Omega Pharma - Quick Step for Kuurne-Brussel-Kuurne: Mark Cavendish, Sylvain Chavanel, Nikolas Maes, Gert Steegmans, Zdenek Stybar, Niki Terpstra, Stijn Vandenbergh, Martin Velits.
     

     

  • One-day Vuelta a Murcia to run on Saturday

    Nairo Quintana (Movistar Team) on the podium
    Article published:
    February 21, 2013, 10:08
    By:
    Cycling News

    Five climbs to challenge top names in field

    The Vuelta a Murcia, formerly a five-stage race, will feature a stellar line-up when it is held as a one-day race on Saturday, February 23. Alejandro Valverde, who recently won the Ruta del Sol, will headline the race.

    Valverde, who took the overall title in Ruta del Sol by winning both the first and last stages, will lead a strong Movistar team which will also feature Rubén Plaza, Pablo Lastras, Juan José Cobo and Nairo Quintana. Valverde won the race twice when it was a longer stage race, and Quintana won it last year when it was two stages.

    Samuel Sanchez of Euskaltel-Euskadi will open his season at the race. Astana will be led by Jani Brajkovic, whilst Blanco is sending its best climbers in Bauke Mollema (third at Ruta del Sol), Robert Gesink and Stef Clement. Jonathan Hivert of Sojasun, who won the second and third stages at Ruta del Sol, will lead Sojasun in the race.

    There will be plenty of work for the climbers in Saturday's 185km race. The first climb, the Alto de Pliego, at km 50.3. and is category three, as is the next climb, the lto de Cola de Caballo.

    The real climbing starts shortly after that, with the category one Alto de Espuna a km 127.9, followed almost immediately by the Collado Bermejo-Cima Marco Pantani.  It is also a category one climb topping out at 1170 metres.

    A long descent leads to the day's third intermediate sprint, but the climbing is not yet done. The stage ends with another climb, this time up the category three Alto Castilla de Lorca, where the winner will be crowned.

  • Giro d'Italia confirmed start in Ireland for 2014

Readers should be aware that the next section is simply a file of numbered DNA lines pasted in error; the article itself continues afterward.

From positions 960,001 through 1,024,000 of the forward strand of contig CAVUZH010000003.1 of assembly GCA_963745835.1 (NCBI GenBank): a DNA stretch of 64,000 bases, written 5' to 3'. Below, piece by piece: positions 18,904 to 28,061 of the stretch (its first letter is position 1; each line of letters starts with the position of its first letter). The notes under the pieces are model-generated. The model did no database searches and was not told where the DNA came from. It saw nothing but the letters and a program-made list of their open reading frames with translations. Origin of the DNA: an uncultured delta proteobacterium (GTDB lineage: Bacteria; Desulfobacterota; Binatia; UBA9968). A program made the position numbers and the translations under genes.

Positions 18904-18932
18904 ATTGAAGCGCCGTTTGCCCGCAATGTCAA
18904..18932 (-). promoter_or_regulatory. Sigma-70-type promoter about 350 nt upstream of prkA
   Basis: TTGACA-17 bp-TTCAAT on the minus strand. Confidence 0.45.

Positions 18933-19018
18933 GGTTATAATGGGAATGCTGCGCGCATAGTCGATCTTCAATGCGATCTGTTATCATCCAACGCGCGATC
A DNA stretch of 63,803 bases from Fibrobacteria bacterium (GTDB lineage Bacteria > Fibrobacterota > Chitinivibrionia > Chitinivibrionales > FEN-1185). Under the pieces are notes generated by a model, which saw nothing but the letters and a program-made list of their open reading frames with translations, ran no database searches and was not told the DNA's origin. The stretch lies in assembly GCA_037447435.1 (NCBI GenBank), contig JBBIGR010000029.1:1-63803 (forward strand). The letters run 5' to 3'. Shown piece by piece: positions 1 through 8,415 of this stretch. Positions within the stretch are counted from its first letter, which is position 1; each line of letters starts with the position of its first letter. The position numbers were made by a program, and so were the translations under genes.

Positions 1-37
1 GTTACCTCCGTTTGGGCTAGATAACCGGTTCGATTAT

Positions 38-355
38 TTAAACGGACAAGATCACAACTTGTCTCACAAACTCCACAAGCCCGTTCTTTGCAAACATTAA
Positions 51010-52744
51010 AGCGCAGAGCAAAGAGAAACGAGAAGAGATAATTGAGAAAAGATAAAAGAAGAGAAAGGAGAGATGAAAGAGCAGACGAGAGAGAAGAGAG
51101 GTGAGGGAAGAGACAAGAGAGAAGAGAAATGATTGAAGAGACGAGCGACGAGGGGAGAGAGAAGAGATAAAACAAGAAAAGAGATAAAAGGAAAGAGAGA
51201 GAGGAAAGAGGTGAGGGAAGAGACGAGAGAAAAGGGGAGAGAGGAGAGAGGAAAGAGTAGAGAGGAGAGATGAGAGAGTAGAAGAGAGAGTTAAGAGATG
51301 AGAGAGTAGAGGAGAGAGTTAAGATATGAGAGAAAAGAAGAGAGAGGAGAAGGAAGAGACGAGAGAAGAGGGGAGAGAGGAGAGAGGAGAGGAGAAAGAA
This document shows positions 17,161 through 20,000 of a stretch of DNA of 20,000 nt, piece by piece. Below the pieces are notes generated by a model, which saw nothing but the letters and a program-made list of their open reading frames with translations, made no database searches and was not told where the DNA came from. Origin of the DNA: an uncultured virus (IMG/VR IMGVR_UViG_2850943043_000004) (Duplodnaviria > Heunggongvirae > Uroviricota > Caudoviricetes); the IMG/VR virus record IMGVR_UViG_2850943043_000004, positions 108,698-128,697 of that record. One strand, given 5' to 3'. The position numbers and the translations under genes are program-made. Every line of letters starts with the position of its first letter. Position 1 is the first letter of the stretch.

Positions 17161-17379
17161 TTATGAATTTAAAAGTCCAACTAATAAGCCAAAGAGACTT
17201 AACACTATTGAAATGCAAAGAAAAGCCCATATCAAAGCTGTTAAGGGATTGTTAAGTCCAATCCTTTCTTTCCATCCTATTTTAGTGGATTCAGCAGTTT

Ryder Hesjedal (Garmin-Sharp) in Milan having secured the Giro d'Italia, the first man from Canada to do so
    Article published:
    February 21, 2013, 11:32
    By:
    Cycling News

    First grand Tour visit since 1998 Tour de France

    The 2014 Giro d'Italia will start in Ireland, with the grand tour beginning in Belfast before heading down towards the Irish capital of Dublin. The race will hold three stages in Ireland and represents the first time a grand tour has visited Ireland since the 1998 Tour de France.

    The 2014 edition of the Giro will begin on  May 10 and will involve stages taking in Belfast, Armagh and Dublin.

    The exact route was not announced this morning, with organisers RCS still needing to plan logistical issues with teams. It's understood that there will not be a rest day in between the Irish stages and a return to Italy.

    The official announcement was made this morning at Titanic Belfast in the presence of Arlene Foster, Tourism Minister of Northern Ireland. The project to bring the Giro d’Italia to Ireland is supported by the Northern Ireland Tourist Board, the City of Belfast, Fáilte Ireland, the City of Dublin, Mediolanum International Fund Ltd and Mediolanum International Life Ltd.

    Michele Acquarone, the Director General of RCS Sport, said: "We are delighted to be taking the Grande Partenza of the 2014 Giro d’Italia to Ireland. This is an ambitious project for us for many reasons.Using sport, in particular, cycling, to unite the island, is an idea we find deeply attractive. We recognise that, to do so, logistical perfection will be required on all sides. It will be the first foreign start for any Grand Tour since the implementation of a new UCI regulation prohibiting rest days on three-week Tours until the completion of at least seven days of racing.

    The 2014 Giro will mark the race's eleventh foreign start, after San Marino (1965), Montecarlo (1966), Belgium (1973), Vatican City (1974), Greece (1996), France (1998), the Netherlands (2002), Belgium (2006), the Netherlands (2010) and Denmark (2012).